Wednesday 28 September 2022

iOS 16 - Breaking Down the Biomes (Part 4) - Surfin' with Safari

 Oh Safari, I once thought your worst change was moving the navigation bar to the bottom of the screen. Turns out you said "Hold My Beer" with iOS 16 and decided to throw some switcharoos on us. To be honest, Safari has always been an interesting albeit annoying browser for iOS. It has some pretty strict limits when it comes to storing data including keeping history for only 30 days and downloads for 24 hours. It also mimics its history over into the KnowledgeC database which is great when you're trying to confirm that history came from a specific device (and the origin column isn't available that is). 

As this series has explored though, KnowledgeC has changed. Also, KnowledgeC syncs now so that means using it to show device attribution may be difficult too. That being said, the new biome changes give us some flexibility with this as well as give us some new artifacts to track through as well on top of the old favorites.

Safari History

The previous /safari/history data from the ZSTREAMNAME column of KnowledgeC has gone missing and been replaced with a biome: _DKEvent.Safari.History which can be found within /private/var/db/biome/streams/restricted/. This file is going to contain a lot of the same protobuf structure as mentioned previously, but there are some more interesting things going on here with Safari too. First, let's break down the protobuf within the SEGB file. 

Like many other protobuf records before it in the post series, this one will store an identifier "/safari/history" as well as a date and time in Apple Time format. IMPORTANT NOTE: In my testing, the dates and time listed in the beginning of the file appear to be DIFFERENT from the main Safari History.db file records. They seem to only be off by a few seconds but they are coming AFTER the record within the Safari database. The URL for the page is recorded as well as the title of the page later down the protobuf.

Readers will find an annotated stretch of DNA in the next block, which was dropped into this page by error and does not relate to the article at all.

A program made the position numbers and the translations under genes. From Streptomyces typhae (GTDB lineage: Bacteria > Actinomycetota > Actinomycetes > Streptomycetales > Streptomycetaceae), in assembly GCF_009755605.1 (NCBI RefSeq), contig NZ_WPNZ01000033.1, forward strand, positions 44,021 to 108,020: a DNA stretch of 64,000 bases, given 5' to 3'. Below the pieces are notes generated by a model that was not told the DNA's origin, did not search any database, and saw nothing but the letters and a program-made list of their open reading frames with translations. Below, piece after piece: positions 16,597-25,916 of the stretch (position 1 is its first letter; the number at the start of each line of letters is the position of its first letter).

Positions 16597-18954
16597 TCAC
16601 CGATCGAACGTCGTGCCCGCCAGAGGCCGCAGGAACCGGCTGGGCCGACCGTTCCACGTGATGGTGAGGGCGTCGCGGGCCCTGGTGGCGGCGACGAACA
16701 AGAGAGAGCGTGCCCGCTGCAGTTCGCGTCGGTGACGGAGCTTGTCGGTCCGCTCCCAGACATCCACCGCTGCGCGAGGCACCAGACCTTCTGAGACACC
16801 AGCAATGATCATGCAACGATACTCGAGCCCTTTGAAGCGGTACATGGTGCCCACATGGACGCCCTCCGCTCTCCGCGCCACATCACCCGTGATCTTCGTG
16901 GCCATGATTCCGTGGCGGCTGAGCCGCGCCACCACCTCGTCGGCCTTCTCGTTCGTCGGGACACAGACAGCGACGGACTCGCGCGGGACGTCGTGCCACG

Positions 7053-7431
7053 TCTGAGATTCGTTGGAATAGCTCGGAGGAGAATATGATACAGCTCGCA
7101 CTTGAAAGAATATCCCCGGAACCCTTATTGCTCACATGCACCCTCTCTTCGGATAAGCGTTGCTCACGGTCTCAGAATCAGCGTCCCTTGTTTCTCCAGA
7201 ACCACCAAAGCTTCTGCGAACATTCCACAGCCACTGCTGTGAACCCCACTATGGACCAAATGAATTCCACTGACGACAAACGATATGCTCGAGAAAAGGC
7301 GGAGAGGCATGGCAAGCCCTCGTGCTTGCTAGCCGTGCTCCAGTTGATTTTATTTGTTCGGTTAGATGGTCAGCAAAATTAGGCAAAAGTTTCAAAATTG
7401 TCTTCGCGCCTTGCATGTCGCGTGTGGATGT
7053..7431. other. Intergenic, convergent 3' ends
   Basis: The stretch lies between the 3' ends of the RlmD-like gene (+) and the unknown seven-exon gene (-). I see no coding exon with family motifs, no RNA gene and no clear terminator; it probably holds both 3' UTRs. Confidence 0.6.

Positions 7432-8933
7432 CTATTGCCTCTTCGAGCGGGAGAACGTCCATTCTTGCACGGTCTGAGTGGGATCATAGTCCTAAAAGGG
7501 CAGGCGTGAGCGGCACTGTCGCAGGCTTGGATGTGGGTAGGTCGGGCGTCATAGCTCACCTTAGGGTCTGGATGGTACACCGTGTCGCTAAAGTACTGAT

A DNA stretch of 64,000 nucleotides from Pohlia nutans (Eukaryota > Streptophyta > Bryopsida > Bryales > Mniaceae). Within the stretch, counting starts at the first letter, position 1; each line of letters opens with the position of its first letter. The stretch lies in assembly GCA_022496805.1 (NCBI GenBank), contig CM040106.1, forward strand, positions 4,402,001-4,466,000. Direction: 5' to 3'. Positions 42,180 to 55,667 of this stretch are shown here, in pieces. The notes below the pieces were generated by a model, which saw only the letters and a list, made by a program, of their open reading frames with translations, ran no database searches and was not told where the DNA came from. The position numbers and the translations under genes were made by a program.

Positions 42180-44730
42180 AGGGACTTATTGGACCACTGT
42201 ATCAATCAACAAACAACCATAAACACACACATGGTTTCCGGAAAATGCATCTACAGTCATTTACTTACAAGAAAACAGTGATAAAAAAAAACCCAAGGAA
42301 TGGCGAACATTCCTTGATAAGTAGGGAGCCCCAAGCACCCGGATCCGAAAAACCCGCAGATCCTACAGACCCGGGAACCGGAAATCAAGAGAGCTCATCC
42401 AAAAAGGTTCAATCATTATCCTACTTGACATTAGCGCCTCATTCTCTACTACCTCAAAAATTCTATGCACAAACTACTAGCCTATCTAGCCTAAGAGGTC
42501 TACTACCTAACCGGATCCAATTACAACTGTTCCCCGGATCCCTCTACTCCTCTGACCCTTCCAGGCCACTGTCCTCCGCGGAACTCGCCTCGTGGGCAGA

The other important thing to note about the SEGB files is that where previously the KnowledgeC database records confirmed this came from one device, the location of the SEGB files within the biome directory can confirm if these records were generated on this device or on other devices. Remember that any file within the local directory came from the local device while SEGB files within the remote directory were synced to this device from others. 

But what happens when Safari history is cleared? Or if the data is viewed in private browsing mode? When the Safari history is manually cleared from the settings application in iOS, it triggers some deletions within the biome for Safari history. In testing, a tombstone record (a separate SEGB file cerated within he tombstone folder) got created during the destruction event and records were written to it but they did NOT contain the original URLs. 

In addition to the tombstone file being created, there is also changes to the original SEGB files too. What is interesting is that the records are modified in place, and not just simply destroyed or the entire file replaced. Each individual protobuf is written over and replaced with 0x00 within the leftover bytes. 

What makes this even more interesting is what happens when you delete individual records, not through the Settings app, but through the history area of the Safari browser. When this is done, the record within the SEGB file will NOT get removed immediately or overwritten. 

Now, when the same area of Safari issued to purge ALL the history, it has the same response as when you clear it from the Settings. The records in place within the local/{SEGB} file get overwritten with 0x00. 



So to recap: delete ALL the records, SEGB gets overwritten; delete individual records, SEGB does NOT get overwritten. 

It should also be noted that records that are done in private browsing tabs never seem to get written to the SEGB files in the first place. This doesn't mean they can't be recovered, but we'll get to that later. 

One last thing to mention on this, is that if you don't also close the tabs, there might still be traces of the data behind even after the HISTORY is cleared. 


The SafariPageView biome can also contain pieces of the safari history, but can give more context to the URLs. The SafariPageView biome will record the page's textual content without any formatting or images. This allows the examiner to see some of the content of the page as well as use this as a great place to get keyword hits back. 

The data will contain a date and time of when the information is "donated" to the biome, the title of the page, and the textual content of the website. These protobufs can be large, but at the end of the data should be the URL that this content belongs to. 

Aligning with the history, private browsing mode records did not appear in this file and after a full deletion of the history these records were also purged. 

Shared With You